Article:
MAP 2 - Port Clinton to Pine Point

General Just north of James Well there is a section where the trail enters a deep and sandy gully. Both walkers and cyclists may find this section difficult. Council will investigate options to address the difficulties experienced here. An alternative route for cyclists (when travelling south from Ardrossan) is, when at Parara Road, to continue along Yorke Highway and enter the settlement of James Well via James Well Road.

A small section of trail, approximately 1.5km south of Rogues Point and 3.5km north of Pine Point across Crown Land, is yet to have a formed trail constructed. This section is planned for completion in the near future.

Walkers Walkers can choose to continue along the trail between these points (1.5km south of Rogues Point and 3.5km north of Pine Point) however when the formed trail ceases they will need to follow the fence line until the formed trail recommences. This unformed section is estimated to be 1.8km and does contain some gully crossings.

Cyclists - In order to complete the section, cyclists will need to divert to the Yorke Highway between Rogues Point and Pine Point. See picture maps here To avoid both this section and the sandy gully mentioned above, cyclists should divert to Yorke Highway between Parara Road (south of Ardrossan) and Pine Point.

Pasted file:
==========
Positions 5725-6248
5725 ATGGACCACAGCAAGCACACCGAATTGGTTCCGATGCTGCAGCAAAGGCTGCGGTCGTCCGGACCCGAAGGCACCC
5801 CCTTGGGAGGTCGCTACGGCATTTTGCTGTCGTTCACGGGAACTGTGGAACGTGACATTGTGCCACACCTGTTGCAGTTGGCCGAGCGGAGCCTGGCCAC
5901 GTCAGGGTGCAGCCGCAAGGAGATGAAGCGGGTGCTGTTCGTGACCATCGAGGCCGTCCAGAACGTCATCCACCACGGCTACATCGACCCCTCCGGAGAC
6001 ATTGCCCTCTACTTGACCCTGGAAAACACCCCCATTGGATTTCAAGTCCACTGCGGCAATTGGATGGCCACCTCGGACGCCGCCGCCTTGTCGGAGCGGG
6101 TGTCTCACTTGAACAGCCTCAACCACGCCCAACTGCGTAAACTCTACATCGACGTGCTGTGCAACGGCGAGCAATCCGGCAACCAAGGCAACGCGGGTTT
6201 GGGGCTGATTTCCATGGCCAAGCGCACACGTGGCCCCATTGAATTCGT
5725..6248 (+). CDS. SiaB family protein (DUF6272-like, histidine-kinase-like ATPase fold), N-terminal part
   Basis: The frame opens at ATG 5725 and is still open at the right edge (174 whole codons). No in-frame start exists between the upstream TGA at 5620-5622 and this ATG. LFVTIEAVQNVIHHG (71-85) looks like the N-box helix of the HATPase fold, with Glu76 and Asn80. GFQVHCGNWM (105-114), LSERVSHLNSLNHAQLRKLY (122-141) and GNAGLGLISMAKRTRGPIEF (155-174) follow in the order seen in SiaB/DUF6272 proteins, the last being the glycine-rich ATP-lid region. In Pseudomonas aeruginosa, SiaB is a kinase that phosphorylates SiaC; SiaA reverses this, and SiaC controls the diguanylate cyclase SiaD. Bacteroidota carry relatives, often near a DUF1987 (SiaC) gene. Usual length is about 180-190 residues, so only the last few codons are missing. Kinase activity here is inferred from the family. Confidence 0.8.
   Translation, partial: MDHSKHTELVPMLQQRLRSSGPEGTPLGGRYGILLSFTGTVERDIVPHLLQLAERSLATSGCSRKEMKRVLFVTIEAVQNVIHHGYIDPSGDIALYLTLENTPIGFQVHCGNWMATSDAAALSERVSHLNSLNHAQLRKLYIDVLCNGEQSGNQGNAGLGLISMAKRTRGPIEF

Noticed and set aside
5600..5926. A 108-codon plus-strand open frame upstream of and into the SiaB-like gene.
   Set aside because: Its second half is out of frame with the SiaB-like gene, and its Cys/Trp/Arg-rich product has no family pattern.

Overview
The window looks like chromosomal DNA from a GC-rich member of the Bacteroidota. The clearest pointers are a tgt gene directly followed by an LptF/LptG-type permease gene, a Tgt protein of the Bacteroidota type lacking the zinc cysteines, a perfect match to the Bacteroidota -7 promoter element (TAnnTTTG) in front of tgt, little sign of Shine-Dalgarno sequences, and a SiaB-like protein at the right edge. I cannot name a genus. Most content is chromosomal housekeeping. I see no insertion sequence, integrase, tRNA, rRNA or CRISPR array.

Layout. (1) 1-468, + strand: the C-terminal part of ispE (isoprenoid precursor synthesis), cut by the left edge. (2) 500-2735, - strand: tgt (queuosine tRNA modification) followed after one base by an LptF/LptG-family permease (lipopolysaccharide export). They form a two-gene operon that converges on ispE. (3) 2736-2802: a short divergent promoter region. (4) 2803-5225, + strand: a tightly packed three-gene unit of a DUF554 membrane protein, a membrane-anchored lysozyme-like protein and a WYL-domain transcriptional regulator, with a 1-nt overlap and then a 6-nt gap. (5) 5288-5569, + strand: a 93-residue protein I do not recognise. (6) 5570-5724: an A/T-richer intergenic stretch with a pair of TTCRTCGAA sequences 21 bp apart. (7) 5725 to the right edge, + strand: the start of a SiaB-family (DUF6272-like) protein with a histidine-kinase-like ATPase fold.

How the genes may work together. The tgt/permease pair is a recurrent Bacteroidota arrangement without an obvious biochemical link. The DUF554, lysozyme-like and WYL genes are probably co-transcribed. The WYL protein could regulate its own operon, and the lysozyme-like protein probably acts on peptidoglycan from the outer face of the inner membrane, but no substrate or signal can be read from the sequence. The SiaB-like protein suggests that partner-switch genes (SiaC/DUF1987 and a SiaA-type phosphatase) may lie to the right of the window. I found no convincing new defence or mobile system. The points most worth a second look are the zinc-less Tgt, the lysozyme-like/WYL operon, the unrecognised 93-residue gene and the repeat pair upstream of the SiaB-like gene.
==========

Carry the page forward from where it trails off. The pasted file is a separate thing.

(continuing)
MAP 3 - Pine Point to Stansbury

CyclistsThe cycling route follows the main sealed highway (St Vincent Highway) for small sections of the Trail. These included - between Point Point and Port Julia (approx. 9.5km), from Port Vincent to Devil Gully, south of Port Vincent (approx. 3.5km) and from Devil Gully to Beach Hut (approx. 2km).

MAP 4 - Stansbury to Port Moorowie

Cycliststhe cycling route follows the main sealed highway (St Vincent Highway) for small sections of the Trail. This occurs at the Hayward Park Road and St Vincent Highway intersection.